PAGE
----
Chunkwall Barkowitz | Neil Carpathios

Chunkwall Barkowitz | Neil Carpathios


“Smash its skull, slit its throat, take it apart, then vacuum pack pieces to display—red and beautiful—like artwork in frames of plastic. Grind it, grill it, give thanks as it sizzles over coals, drips down your chin…”

That’s how he talked about beef, old Barkowitz. I swear. He was unlike any butcher I’d ever known. I’d go into his place just to hear him squawk. You never knew what would come out of his mouth a given day. Even his name was odd and meaty, like his body which looked like a huge sack crammed with blubber. Chunkwall Barkowitz, fat philosopher seal of butchers—and his husky voice did bark, his short arms did flap, and he sort of slid across the floor more than walked.

Hacking up pig behind the counter, you could hear him rail off everything you never knew about the animal. “Pigs have orgasms that last thirty minutes. Lucky, lucky pig.” He’d laugh a big—aarf, aarf—seal laugh. “Yes, yes, but without necks they can’t look up at the sky. Physically impossible. Poor, poor pig…I can relate to that!” And he’d laugh again.

One day old Barkowitz closed up shop, skipped town. Suddenly, and no one knew the where or why of it. Just a big sign on the shop door: Out to Lunch, Be Back Maybe Never. Sounded like him.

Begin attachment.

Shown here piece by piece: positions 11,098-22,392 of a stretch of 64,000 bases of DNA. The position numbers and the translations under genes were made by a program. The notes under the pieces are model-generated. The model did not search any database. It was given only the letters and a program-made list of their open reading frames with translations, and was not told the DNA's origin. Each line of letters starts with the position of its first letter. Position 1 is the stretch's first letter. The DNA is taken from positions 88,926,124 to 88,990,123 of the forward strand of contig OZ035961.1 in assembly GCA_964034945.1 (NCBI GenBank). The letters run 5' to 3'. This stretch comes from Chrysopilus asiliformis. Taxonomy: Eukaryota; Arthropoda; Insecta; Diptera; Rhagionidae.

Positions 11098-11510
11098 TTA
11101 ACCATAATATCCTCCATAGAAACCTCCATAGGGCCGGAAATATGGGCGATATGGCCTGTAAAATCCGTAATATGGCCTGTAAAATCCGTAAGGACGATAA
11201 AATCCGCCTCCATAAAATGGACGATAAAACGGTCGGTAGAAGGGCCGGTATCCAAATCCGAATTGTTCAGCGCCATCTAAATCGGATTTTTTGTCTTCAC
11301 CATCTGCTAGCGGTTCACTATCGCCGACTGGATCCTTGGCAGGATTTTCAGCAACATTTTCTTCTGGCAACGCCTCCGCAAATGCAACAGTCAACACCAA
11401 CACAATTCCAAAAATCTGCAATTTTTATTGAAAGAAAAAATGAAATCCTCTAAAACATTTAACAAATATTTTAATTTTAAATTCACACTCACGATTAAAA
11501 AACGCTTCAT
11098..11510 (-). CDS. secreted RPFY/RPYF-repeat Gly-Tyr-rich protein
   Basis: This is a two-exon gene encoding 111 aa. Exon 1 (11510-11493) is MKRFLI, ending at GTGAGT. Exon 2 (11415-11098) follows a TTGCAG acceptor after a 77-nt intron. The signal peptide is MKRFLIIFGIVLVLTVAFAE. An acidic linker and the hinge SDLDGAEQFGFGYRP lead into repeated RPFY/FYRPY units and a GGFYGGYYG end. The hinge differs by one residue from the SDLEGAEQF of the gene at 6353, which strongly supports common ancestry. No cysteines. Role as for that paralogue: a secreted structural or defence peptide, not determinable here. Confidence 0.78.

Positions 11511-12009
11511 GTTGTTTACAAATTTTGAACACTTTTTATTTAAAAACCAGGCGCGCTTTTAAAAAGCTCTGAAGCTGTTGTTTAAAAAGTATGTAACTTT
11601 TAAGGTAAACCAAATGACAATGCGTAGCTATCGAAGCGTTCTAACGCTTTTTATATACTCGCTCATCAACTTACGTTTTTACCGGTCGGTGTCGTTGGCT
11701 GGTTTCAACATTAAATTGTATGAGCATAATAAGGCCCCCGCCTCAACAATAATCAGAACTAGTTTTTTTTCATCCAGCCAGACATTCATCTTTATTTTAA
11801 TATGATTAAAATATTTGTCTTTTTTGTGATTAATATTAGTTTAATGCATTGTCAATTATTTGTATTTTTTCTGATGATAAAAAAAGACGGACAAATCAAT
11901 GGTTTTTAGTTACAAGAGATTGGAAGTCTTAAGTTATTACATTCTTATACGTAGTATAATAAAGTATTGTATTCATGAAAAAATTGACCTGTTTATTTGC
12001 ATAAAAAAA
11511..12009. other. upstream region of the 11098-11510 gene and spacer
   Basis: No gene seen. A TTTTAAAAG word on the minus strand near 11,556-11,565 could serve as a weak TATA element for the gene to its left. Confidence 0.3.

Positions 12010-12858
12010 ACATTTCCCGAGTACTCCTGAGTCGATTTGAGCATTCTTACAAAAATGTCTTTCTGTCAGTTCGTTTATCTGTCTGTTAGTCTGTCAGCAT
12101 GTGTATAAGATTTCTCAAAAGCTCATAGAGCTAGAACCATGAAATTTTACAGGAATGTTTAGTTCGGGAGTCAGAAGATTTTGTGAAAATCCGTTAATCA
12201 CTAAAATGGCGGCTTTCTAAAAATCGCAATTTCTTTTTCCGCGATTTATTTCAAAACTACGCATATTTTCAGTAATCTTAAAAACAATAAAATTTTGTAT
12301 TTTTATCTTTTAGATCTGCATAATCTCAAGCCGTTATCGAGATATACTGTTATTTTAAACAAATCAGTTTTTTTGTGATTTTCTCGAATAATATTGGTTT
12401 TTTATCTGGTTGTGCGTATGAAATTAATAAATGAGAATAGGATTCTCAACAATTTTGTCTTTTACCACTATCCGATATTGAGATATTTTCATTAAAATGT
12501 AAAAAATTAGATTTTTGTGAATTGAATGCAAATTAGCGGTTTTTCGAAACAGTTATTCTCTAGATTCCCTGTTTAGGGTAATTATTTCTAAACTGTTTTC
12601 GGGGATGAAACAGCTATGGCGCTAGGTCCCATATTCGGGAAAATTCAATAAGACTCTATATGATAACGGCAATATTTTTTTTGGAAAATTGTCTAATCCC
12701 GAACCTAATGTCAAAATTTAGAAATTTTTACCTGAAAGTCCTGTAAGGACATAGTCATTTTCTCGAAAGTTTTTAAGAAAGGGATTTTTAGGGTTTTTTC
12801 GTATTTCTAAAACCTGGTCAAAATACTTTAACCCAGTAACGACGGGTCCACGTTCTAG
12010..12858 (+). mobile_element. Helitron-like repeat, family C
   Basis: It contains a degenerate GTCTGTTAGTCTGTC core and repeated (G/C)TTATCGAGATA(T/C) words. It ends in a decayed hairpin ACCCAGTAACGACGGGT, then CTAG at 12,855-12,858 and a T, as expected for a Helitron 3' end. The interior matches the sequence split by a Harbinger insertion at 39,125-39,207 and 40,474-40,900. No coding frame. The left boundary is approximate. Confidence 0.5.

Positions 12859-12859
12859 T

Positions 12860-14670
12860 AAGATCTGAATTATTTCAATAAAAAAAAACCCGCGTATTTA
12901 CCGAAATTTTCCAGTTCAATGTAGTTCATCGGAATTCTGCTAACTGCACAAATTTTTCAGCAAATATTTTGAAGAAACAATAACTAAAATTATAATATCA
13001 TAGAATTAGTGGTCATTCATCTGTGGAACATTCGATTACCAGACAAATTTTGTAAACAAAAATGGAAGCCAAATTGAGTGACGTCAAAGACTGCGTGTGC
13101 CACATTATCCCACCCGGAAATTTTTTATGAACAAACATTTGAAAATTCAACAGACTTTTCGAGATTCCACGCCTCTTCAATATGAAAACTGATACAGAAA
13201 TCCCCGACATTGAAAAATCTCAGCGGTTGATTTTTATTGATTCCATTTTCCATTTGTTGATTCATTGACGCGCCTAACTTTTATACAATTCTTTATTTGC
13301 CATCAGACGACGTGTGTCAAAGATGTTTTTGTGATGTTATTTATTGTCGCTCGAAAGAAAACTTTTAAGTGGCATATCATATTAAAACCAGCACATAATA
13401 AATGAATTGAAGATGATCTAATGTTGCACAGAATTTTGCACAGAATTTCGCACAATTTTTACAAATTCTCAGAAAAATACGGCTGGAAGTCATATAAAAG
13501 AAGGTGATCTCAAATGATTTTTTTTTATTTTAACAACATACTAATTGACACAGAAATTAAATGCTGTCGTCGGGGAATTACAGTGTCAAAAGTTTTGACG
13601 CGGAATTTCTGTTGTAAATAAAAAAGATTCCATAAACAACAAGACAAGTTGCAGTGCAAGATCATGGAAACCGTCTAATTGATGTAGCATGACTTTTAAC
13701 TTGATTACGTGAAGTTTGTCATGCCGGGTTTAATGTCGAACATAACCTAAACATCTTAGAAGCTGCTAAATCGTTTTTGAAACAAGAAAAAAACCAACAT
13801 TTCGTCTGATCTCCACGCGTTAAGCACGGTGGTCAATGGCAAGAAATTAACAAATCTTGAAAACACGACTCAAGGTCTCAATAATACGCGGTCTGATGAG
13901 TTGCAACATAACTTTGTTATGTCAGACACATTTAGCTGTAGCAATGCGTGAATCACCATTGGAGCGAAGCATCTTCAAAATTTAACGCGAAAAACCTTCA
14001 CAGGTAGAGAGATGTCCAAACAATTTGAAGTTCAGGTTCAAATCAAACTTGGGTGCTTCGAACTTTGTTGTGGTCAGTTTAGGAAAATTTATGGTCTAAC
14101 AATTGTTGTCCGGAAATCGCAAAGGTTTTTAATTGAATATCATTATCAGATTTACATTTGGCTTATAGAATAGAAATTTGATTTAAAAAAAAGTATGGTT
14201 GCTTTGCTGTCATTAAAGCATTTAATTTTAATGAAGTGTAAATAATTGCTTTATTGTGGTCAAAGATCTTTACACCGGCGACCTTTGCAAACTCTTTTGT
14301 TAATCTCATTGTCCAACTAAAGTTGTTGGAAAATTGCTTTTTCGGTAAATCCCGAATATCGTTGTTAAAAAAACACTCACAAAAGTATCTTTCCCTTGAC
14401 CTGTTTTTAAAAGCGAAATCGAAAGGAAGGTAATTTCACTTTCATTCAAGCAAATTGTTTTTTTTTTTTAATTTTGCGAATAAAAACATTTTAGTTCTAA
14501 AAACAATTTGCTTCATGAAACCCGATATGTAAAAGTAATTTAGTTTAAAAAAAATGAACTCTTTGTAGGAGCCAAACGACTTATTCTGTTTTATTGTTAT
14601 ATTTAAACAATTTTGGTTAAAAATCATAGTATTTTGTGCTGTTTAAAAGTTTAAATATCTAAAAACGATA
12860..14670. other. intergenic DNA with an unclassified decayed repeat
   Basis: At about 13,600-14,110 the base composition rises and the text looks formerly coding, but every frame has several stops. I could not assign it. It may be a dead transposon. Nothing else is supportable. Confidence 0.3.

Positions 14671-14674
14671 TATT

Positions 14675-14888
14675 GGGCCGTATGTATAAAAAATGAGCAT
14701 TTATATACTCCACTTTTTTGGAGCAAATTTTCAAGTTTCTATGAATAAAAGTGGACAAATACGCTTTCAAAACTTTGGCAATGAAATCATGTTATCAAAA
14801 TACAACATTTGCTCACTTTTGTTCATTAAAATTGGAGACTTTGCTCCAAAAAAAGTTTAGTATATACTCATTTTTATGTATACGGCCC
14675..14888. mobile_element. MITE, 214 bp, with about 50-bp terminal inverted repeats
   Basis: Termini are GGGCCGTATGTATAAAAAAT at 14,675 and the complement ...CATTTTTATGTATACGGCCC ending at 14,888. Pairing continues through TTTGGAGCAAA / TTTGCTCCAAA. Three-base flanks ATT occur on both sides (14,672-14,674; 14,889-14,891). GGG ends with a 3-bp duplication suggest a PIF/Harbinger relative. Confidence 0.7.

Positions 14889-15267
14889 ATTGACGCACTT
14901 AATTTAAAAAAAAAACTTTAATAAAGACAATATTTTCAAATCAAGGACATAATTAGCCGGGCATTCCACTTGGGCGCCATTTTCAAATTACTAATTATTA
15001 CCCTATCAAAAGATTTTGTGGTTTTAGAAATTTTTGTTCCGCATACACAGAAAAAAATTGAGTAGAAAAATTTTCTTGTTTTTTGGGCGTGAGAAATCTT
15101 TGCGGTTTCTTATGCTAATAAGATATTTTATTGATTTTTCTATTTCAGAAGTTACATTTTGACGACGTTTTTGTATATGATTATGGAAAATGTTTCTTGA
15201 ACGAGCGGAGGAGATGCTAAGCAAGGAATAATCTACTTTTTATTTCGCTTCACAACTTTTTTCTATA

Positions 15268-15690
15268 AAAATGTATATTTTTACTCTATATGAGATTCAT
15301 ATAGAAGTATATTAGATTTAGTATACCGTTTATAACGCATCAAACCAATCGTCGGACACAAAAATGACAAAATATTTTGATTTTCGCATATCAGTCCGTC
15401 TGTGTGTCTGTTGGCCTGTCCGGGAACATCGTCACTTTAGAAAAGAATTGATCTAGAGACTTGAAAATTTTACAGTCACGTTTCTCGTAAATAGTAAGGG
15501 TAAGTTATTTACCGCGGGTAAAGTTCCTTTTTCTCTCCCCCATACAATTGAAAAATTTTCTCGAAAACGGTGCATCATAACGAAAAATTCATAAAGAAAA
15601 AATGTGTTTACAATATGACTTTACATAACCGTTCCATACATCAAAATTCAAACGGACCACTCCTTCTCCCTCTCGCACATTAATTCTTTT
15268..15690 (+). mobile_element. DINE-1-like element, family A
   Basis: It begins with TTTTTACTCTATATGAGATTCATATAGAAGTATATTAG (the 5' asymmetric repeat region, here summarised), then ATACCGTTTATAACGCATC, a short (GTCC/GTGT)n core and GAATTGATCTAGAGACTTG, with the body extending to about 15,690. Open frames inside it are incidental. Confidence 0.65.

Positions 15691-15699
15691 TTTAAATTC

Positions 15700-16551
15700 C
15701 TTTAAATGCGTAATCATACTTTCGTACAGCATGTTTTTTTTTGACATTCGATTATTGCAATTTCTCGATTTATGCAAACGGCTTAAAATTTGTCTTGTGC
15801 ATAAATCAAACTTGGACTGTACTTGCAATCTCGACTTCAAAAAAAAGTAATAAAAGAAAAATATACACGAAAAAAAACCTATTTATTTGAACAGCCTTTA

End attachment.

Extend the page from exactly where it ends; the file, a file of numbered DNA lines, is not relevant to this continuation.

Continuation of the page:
Of course the speculating started up. Some said he fell in love with the tattoo princess from the carnival that summer passing through. Every inch of her was covered with ink and she said she craved fresh meat every day, which is why she came into the shop so much—you know those carnies, batty as hell. Some said he started to go crazy talking to the dead animals he’d rip apart, haunted by their sad, bloody souls. I’ve seen my share of roadkill and could believe that. They said he turned vegetarian and moved to India and spent his days in diapers in the lotus position meditating. Some even said he was playing butcher all these years hiding out from the FBI. He was a spy, you know, a sort of genius who could memorize things like a camera. Who would ever suspect a butcher? He’s back in Russia, they say.

I think of him now because of this flat tire. I’m by a pasture looking at cows because I don’t have a spare and no cell phone. I watch the lazy beasts lumber here and there, swatting flies with their tails. He comes into my head without warning and I wonder what deep thoughts would pass through old Barkowitz’s mind if he were here. What would he think about the cows this fine day? “Poor, poor things. Their calling in life to be someone’s hamburger…” Who knows?